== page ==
A business cannot function without its staff. More than that, your success as an organisation will be largely determined by the quality of your team, however big or small it is, and your relationship with them. While you can (and should) work on that relationship all through someone’s employment, first impressions count and your earliest interactions with potential employees will be in the recruitment and selection process.
What happens at this stage will set the tone for everything that follows, from whether they accept a job offer to how long they stay with you and how committed they are to the role/organisation. You’ve really got to get this bit right – no pressure! But the great news is, if you do – and we’re going to tell you how – you can expect to enjoy a healthy and productive long-term relationship.
Read on to find out what a good recruitment and selection process looks like, and set your business up for success. We’re talking particularly to small businesses looking to grow and expand their teams, who could be experiencing some growing pains and may not have a formal hiring policy in place yet.
First things first, before you even think about posting on LinkedIn, talking to a recruiter or even putting the word out, you need to know exactly what role you’re hiring and what that job looks like. Everybody needs to be on the same page, so you need to sit down with the relevant parties (including the leader of the team they’ll be working in) and analyse in-depth the gap you need to fill. What resource/skills are you lacking? What does the new team member need to add?
You must clearly define the role and associated responsibilities, then identify what qualifications, experience, skills and characteristics a candidate will need to be successful in that role. This is time well spent as it ensures alignment of expectations, gives you the detail you need to include in a useful and fair job ad and means you know exactly what you’re looking for when screening applicants.
Getting that first step right sets you up perfectly for the next stage – posting the job ad. A great job ad has a super clear description of the role and responsibilities – this will avoid wasting everybody’s time. Potential applicants who will be likely sending off a ton of CVs and cover letters, don’t want to waste their time on a dead end, any more than you want to waste yours reading applications from people who don’t fit.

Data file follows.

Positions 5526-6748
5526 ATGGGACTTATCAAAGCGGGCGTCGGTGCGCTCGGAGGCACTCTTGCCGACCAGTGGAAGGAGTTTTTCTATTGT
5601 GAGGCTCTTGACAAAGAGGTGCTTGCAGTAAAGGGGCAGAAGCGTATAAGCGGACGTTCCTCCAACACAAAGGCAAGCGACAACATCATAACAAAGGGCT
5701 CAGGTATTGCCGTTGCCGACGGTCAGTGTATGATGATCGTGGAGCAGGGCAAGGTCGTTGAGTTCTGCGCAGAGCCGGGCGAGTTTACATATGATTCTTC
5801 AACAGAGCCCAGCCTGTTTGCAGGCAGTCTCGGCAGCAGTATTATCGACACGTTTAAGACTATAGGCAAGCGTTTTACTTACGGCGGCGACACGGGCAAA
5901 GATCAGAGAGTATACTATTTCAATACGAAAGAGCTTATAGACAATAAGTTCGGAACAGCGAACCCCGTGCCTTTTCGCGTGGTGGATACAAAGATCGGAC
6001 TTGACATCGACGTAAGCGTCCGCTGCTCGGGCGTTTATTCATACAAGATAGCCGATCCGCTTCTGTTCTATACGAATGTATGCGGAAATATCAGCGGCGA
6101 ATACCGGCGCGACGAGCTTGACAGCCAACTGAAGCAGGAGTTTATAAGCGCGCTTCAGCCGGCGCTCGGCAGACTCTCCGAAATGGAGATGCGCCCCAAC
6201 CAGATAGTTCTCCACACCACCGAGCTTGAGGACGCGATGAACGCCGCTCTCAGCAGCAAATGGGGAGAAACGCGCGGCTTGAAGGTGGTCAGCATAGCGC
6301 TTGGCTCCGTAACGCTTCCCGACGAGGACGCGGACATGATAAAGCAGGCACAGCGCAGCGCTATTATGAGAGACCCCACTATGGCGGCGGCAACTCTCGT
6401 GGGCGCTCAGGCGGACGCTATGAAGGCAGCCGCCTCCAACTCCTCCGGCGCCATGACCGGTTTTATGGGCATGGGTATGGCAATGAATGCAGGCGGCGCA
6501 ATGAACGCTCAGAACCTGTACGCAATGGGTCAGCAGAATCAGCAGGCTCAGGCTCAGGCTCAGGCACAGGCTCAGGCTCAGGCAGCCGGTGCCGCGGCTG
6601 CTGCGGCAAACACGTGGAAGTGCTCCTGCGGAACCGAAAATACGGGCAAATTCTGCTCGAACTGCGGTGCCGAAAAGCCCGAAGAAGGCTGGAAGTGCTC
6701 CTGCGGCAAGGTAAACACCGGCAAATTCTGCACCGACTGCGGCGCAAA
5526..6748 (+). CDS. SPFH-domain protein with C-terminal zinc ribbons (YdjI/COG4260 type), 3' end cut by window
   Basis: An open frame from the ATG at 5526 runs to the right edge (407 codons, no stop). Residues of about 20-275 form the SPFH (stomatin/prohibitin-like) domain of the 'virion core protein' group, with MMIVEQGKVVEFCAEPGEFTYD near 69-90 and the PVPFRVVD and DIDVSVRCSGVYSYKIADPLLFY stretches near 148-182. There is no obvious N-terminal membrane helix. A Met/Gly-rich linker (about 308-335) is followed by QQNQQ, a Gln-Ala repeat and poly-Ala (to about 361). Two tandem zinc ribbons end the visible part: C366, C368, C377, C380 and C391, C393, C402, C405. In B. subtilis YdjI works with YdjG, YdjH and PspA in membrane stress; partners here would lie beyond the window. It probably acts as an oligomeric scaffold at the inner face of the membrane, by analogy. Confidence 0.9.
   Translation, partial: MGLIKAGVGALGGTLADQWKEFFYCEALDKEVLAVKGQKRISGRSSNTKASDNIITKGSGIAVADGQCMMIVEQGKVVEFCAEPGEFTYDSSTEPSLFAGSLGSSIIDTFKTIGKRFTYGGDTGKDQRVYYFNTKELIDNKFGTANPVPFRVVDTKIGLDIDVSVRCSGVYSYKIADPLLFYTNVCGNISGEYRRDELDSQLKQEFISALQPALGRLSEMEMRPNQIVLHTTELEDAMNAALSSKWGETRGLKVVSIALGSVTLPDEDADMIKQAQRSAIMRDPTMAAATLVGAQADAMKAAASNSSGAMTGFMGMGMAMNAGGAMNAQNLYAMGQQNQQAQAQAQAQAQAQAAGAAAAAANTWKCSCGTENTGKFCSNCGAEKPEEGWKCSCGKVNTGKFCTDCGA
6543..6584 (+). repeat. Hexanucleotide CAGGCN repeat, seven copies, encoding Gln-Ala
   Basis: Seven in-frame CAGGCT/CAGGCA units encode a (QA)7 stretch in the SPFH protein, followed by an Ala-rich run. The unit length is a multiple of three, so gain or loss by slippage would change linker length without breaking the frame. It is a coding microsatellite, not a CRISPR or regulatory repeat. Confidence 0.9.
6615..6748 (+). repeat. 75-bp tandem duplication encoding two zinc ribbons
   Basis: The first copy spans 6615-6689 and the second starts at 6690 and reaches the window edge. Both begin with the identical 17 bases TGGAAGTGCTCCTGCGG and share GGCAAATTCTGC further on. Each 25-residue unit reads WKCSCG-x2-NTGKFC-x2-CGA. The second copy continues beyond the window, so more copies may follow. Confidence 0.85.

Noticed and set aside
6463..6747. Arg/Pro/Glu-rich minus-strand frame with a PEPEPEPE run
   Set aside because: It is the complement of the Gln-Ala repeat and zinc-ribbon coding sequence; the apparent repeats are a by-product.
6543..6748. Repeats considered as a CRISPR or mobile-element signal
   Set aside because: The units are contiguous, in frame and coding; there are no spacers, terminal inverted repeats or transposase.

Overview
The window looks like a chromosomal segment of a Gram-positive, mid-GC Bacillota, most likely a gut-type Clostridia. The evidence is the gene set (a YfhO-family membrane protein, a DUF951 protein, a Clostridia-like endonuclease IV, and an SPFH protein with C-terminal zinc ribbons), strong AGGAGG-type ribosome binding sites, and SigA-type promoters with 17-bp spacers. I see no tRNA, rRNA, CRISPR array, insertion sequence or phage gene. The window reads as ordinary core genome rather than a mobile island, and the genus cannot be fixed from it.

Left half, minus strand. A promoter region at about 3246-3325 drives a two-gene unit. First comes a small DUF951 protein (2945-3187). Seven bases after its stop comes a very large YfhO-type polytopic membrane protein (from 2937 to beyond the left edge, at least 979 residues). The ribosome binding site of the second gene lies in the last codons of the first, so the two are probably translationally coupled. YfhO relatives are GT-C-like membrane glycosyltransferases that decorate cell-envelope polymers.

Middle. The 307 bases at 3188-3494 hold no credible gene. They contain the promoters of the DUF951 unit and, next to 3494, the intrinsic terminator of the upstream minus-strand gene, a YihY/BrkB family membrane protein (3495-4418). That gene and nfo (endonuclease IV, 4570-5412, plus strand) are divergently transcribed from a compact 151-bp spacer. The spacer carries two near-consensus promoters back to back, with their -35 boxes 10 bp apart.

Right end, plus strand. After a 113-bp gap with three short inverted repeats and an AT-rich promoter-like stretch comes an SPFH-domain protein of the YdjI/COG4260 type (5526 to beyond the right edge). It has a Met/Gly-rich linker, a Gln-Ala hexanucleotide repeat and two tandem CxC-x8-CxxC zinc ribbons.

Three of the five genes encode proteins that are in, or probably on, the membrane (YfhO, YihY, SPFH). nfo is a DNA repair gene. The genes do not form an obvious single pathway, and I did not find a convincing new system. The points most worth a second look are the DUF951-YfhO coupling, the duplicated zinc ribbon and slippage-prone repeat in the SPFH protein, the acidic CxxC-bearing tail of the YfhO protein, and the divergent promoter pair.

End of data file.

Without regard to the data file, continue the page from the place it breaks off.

You should also be upfront and transparent about any benefits, especially salary. Not posting a (genuine) salary, or pay scale, is a big no-no. Again, it wastes everybody’s time, contributes to maintaining pay inequalities (which is discriminatory) and is just a bit sneaky – don’t do it. Transparency about this crucial aspect of any employment relationship shows that you are an ethical and responsible employer who respects your employees and isn’t trying to undercut their value.
Letting someone progress through multiple rounds of interviews and tasks (which often costs money, in travel expenses or days off work) before revealing salary is not on. It doesn’t matter if the pay you’re offering is low or super generous – people need this information upfront so they can decide whether the position is at the right level for them.
If you’re offering other perks and benefits, be sure to shout about this in the job ad – you want to show that you’re a great employer so that you attract a high volume and quality of applications.
You should use the kind of language and tone of voice that you would use internally, that reflects your company values and culture – this should appeal to people who would be a good fit for you.
There are loads of channels through which you can advertise your vacancy – online job boards (Indeed, TotalJobs, Reed and Monster – to name a few), your own website and a whole host of social media platforms. Though LinkedIn is an obvious choice, being career-focused, depending on your industry you may find Instagram or Facebook a good source of quality applicants. Think about who you’re trying to attract and where you think they are most present online.
If you’ve got your ad right, you should end up with a decent number of applications. Perhaps too many to read through them all in full – inevitably, a lot won’t be worth your time. To get through this stage quickly, you need an efficient system to review applications and CVs and filter out those who don’t meet your hiring criteria. The work you did in analysing the job role, will pay dividends here as you should already have some non-negotiables based on which you can immediately reject some candidates.
When selecting candidates for interview, think about the time and resource you have available – it is a time-consuming but incredibly important process. You want to get it right. It’s usually better to spend more time with a few candidates than 15 minutes with lots. Use the screening process to filter for all the check-box info (qualifications, essential skills, number of years’ experience, location, availability etc), the simple yes/no stuff that doesn’t need further explanation. Then, in the interview you can get into the person’s character, values and potential fit with your culture – the things you can’t tell on paper.